The Star Beacon; Ashtabula, Ohio

World, nation, state

May 23, 2013

Oklahoma tornado damage could top $2 billion

MOORE, Okla. — The tornado that struck an Oklahoma City suburb this week may have created $2 billion or more in damage as it tore through as many as 13,000 homes, multiple schools and a hospital, officials said Wednesday as they gave the first detailed account of the devastation.

At the same time, authorities released the identities of some of the 24 people, including 10 children, who perished. While anguish over the deaths was palpable as residents began picking up their shattered neighborhoods, many remained stunned that the twister didn’t take a higher human toll during its 17 miles and 40 minutes on the ground.

The physical destruction was staggering.

“The tornado that we’re talking about is the 1 or 2 percent tornado,” Oklahoma Department of Emergency Management Director Albert Ashwood said of the twister, which measured a top-of-the-scale EF5 with winds of at least 200 mph. “This is the anomaly that flattens everything to the ground.”

As response teams transitioned into cleanup and recovery, Oklahoma City Mayor Mick Cornett, who sent police and fire crews from his city to assist the effort, said an early assessment estimated damage costs at between $1.5 billion and $2 billion.

The Oklahoma Insurance Department, meanwhile, said visual assessments of the extensive damage zone suggest the cost could be greater than the $2 billion from the 2011 tornado that struck Joplin, Mo., and killed nearly seven times as many people.

Though there was little more than 10 minutes warning that a tornado was on the ground Monday and headed for Moore, many in the area are accustomed to severe storms. The community of 56,000 people has been hit by four tornados since 1998, and residents already were on alert after weekend storms and days of warnings. Because the tornado hit in the afternoon, many others were away from the neighborhoods and out of harm’s way at work.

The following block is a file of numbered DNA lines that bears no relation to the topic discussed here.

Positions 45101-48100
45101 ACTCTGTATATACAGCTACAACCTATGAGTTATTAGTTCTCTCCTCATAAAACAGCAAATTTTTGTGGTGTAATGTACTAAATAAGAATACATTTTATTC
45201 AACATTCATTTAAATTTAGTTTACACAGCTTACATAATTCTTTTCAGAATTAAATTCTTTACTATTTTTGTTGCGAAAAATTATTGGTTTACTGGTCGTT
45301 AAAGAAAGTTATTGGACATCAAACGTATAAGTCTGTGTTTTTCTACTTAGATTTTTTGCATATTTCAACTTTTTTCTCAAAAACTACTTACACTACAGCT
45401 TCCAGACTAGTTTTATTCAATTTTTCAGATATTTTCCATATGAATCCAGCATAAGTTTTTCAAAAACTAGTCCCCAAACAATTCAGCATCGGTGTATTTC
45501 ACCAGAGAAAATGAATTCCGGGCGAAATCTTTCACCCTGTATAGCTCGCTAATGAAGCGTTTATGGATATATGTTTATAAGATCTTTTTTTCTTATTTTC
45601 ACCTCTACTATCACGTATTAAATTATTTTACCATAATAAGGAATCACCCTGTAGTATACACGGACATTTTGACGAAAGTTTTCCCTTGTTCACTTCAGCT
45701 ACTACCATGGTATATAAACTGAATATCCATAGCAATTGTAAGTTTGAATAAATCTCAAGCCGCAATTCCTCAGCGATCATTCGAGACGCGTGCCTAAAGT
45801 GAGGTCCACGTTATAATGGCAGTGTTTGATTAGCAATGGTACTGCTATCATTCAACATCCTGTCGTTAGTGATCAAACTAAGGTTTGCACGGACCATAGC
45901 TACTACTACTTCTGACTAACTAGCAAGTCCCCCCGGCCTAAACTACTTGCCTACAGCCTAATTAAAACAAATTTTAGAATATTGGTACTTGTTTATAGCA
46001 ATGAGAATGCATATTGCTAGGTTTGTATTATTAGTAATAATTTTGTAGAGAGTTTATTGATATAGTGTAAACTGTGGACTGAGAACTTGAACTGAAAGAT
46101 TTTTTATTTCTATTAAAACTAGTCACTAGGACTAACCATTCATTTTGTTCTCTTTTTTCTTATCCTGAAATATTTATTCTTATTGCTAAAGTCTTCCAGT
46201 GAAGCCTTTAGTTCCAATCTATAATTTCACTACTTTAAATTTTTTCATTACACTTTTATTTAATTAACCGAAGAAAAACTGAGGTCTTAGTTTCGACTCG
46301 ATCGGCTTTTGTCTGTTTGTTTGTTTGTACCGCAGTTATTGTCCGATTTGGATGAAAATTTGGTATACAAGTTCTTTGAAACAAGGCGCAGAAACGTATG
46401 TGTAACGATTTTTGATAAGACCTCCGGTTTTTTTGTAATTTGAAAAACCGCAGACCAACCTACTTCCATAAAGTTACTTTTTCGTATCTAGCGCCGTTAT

Looking over the broken brick, smashed wood and scattered appliances that is all that remains of the home where Dawn Duffy-Relf’s aunt lived with her two daughters, Duffy-Relf and her husband marveled at the devastation — and the survival rate.

Duffy-Relf credited central Oklahoma residents’ instincts and habits: they watch the weather reports, they look at the sky, they know what they can and can’t outrun.

“We know where we live,” she said as she tried to salvage as much from the home as possible before her aunt returned from a vacation to Mexico.

Her husband, Paul Duffy-Relf, also noted the rise of social media and cellphone use since the last massive storm smashed the town more than a decade ago. He said people posted on Facebook and Twitter ahead of Monday’s storm, telling others where the tornado was and when to flee. And some never left their cellphones, staying on the line with loved ones as long as they could, and working to quickly reconnect with those who needed help afterward.

“People are still looking for their wallets, but they have their cellphones,” he said.